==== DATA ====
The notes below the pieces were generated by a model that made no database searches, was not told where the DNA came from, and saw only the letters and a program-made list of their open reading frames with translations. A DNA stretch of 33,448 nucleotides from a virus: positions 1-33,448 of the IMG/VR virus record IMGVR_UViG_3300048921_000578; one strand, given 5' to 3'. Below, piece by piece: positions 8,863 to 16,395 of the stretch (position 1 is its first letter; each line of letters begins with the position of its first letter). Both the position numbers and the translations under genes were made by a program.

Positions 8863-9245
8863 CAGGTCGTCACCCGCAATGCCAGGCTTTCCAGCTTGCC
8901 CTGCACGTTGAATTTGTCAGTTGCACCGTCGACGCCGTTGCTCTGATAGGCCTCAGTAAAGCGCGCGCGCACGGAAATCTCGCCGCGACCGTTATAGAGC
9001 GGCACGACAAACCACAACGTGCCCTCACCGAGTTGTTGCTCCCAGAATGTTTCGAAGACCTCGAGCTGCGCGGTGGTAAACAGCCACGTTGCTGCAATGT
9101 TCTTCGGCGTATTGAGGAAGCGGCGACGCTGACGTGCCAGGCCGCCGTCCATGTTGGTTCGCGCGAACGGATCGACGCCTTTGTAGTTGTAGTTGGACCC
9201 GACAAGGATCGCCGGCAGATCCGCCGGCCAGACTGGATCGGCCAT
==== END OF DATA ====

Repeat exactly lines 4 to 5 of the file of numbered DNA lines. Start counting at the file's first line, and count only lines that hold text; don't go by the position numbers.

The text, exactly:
8901 CTGCACGTTGAATTTGTCAGTTGCACCGTCGACGCCGTTGCTCTGATAGGCCTCAGTAAAGCGCGCGCGCACGGAAATCTCGCCGCGACCGTTATAGAGC
9001 GGCACGACAAACCACAACGTGCCCTCACCGAGTTGTTGCTCCCAGAATGTTTCGAAGACCTCGAGCTGCGCGGTGGTAAACAGCCACGTTGCTGCAATGT